For many, Michaelmas term signals a return to a lifestyle we know so well that to describe it again would see innumerable clichés rehashed unnecessarily. Returning students, whether suddenly conscientious finalists or second years planning to make the most of college life with neither prelims nor mods to bother them, are joined by hordes of unsure freshers, baffled at the prospect of penetrating the bubble for the first time.Not because I cannot bear to leave the place, but because it seems all too much as if I have been prematurely ripped from a city I had not quite finished with. The majority of my friends will prepare for and take their finals during my year abroad; Oxford will move on without me, taking in two new sets of freshers before I return and only finally allowing me back as a frightened fourth year with nothing to look forward to but another marathon of exams similar to the twenty-four hour session I endured at the end of my first year.Nevertheless, if I have no choice in the matter, then I might as well make the most of it. If I have to be exiled then I plan to come back conjugating verbs better than a grammar book and with more utterly useless vocabulary than a bilingual dictionary. Mortals will gasp at my grasp of the most complex grammatical structures and my pronunciation will no longer be met with furrowed brows and disconcerting glances. This, however, will be thanks to me and the people who tolerate my pidgin tongue here on the Continent, rather than the tuition I have received in Oxford. It is no wonder that thousands of university students are churned out abroad every year to perfect their chosen languages. during the entirety of the last academic year, my college offered a total of eight hours of tuition in German conversation, during the majority of which I was either hopelessly hungover or stubbornly half asleep and where I had to share our one native speaker with on average five others, all equally desperate to try and remember how to speak German before, well, moving there.In my experience, complete immersion in a language is the best way to acquire it. On the days when I am not teaching english at school or I manage to resist the temptation to meet up with english-speaking friends, I even find myself thinking in German, although I still have to wait for that elusive first dream in a foreign language. My German flatmates ensure that even when there is nothing I would rather do less, every word we exchange is in the language of Goethe. My integration is almost complete, and it seems to have only taken a month. I appear to have even convinced myself that I look like a German as I ride to school on the over-efficient trams each morning at seven. Indeed, I have even been stopped twice to help with directions.Of course, there are difficult times: the delicate social situation of buying communal food becomes a headache several hundred times more throbbing when the key words evade you at just the wrong minute. The experience is all the more bemusing when despite studying the language for over nine years I have to admit to having no real affinity with the country or its culture. I am as indifferent to Germany as I am to any other country. I would rather look left first when I cross the road and could easily do without almost incessantly having to breathe in second-hand smoke.But as I become one of the people I begin to find them more and more charming. They are polite, in a different way. Pushing and shoving are fine, but woe betide anyone who forgets to offer their seat to a granny on the tram. You have to pay for plastic bags in the supermarket but people in the street will go out of their way to be helpful. And prostitutes are free to advertise in local papers.If this were Oxford, I would be in the fifth week of my first term. In all honesty, that is perhaps where I would rather be. Perhaps choosing a course with a mandatory year-long excursion was not my wisest move. But perhaps it is foolish to expect to achieve the near-native fluency required for the final oral exam without some sort of sacrifice. And perhaps, after a year, I won’t want to leave.However, it could be suggested that what characterises the first term of a new academic year is the noticeable absence of students who are no longer with us. All over the country, indeed the world, last summer’s graduates are holding down well-paid jobs, sponging off their parents or taking one last opportunity to finally discover the most far-flung corners of the world before inevitable immersion in a pre-planned career. But one other group of students are also nowhere to be seen this Michaelmas, and the vast majority of them will not be seen again until roughly a year from now.The year abroad has claimed its next generation of participants, whether willing or not. In schools worldwide, those working as language assistants are taking into their own hands the teaching of english of thousands of children despite being entirely unqualified to teach. elsewhere, others are registering at foreign universities, sitting in offices or calmly realising that, even after ten years of study, they are still unable to order a baguette. Personally, I am living between an Erotikmarkt and a cannabis accessory emporium in Freiburg, Germany, spending twelve hours a week as a walking dictionary in a nearby school. The obligation to spend a year living abroad is far from the mind of most future students as they leaf through the glossy prospectuses of Oxford’s language departments. even the reappearance of returned linguists fails to make the year abroad register as an inescapable future prospect. Once you begin to hear yourself referred to as a departing linguist, your tutors start to talk of nothing else but your plans for your time abroad and even people you barely speak to are keen to enquire as to how exactly you plan to split your time between Portugal and the Czech Republic. A fearful panic sets in, amplified by the fact that suddenly becoming a native speaker overnight is the only way to be excused from this obligation, and before time has been found to revise your irregular verbs you are sitting on a cheap flight bound for the armpit of europe or the crotch of South America. There are different reactions: while some are desperate to finally become the Spaniard they have always wanted to be others are to be found on the cobbles outside the Oriental Institute, crying in their sub-fusc.This might all seem like too much complaining. Many would jump at the chance to abandon studies for a full year to experience life in the shoes of a citizen of another country. Surely the possibilities are endless? But when your college’s only response to the fact that you have absolutely nothing planned two days before the end of Trinity is "Why not ask the fourth years what they did?" you begin to realise that this year of opportunity might just resemble an endless holiday you never wanted to go on.I stopped counting the number of times I heard "Oh yes, the year abroad was the best year of my life", quietly thinking to myself that perhaps some lives must be duller than others if the equivalent of being sent down for twelve months is able to stand head and shoulders above countless other years. Spending a year abroad is actually no problem: homesickness has never affected me (Surrey tends to stay with you wherever you go), I travel keenly and genuinely enjoy the challenge of making a home in a new place and carrying out daily life as if I were in a GCSe listening exercise. The reason I am currently overwhelmed with pessimism is not that I miss home, nor that I doubt my ability to teach German children how to speak proper english like I do, but rather that I would just prefer to be in Oxford.ARCHIVE: 5th week MT 2005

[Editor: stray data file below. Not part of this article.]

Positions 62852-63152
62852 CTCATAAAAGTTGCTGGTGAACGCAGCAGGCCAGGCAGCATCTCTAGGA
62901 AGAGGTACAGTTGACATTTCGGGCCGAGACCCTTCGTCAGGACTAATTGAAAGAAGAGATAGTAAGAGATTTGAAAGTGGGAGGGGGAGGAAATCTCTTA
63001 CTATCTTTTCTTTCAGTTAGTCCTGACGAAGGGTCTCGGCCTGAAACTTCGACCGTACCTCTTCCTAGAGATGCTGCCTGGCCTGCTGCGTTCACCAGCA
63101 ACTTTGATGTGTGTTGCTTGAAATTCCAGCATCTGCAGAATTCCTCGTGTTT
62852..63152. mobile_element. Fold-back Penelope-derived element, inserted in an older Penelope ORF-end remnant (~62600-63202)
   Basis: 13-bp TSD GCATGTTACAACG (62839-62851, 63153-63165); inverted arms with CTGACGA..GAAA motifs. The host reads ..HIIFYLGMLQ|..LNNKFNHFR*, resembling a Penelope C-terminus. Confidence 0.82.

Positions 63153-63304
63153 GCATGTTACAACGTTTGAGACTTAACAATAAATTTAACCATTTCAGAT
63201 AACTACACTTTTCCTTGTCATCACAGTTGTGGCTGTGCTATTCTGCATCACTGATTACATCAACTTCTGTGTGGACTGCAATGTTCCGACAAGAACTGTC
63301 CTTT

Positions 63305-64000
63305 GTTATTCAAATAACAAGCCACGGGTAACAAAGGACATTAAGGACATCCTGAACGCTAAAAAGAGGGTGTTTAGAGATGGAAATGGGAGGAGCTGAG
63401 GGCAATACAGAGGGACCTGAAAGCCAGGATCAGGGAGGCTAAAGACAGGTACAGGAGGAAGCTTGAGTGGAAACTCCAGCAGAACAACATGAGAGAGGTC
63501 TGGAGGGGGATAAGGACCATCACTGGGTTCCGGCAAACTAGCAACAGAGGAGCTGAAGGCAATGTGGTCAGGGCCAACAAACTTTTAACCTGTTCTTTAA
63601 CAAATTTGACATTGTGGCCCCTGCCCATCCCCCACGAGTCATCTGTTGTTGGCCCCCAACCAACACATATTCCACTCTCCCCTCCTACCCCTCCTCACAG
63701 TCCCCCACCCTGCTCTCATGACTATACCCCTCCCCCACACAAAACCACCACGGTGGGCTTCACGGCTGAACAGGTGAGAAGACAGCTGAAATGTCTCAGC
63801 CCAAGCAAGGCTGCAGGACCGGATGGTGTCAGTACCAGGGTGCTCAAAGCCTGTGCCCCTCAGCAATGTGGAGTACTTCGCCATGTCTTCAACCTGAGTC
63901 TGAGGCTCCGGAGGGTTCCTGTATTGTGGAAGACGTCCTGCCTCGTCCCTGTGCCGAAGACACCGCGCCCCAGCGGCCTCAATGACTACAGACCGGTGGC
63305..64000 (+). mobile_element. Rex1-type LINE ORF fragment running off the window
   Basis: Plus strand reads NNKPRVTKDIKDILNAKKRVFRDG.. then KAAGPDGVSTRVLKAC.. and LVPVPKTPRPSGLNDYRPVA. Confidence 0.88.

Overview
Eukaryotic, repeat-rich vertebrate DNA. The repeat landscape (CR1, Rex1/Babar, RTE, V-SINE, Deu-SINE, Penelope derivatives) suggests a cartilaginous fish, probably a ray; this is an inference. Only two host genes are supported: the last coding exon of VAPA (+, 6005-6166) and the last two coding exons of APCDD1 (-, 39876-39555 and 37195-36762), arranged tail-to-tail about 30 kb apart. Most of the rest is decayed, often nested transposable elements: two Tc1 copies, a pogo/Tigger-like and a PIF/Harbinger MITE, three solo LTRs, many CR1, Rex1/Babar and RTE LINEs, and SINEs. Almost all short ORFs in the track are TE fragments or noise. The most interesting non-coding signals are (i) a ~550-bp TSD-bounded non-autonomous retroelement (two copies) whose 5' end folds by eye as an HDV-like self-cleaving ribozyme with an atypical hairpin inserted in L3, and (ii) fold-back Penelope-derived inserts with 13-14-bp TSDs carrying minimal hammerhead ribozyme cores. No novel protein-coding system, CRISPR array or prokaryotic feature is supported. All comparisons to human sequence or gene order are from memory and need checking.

Susannah Goldsbrough reviews two Oxford productions at the Edinburgh Fringe that venture into the world of science fiction: 'Doom's Day' (the OUDS National Tour) and 'Lights Over Tesco Car Park.'
Wolfson fellow Matthew Landrus says only 5-20% of the 'Salvator Mundi' is Da Vinci's work, after a recording breaking sale at Christie’s auction house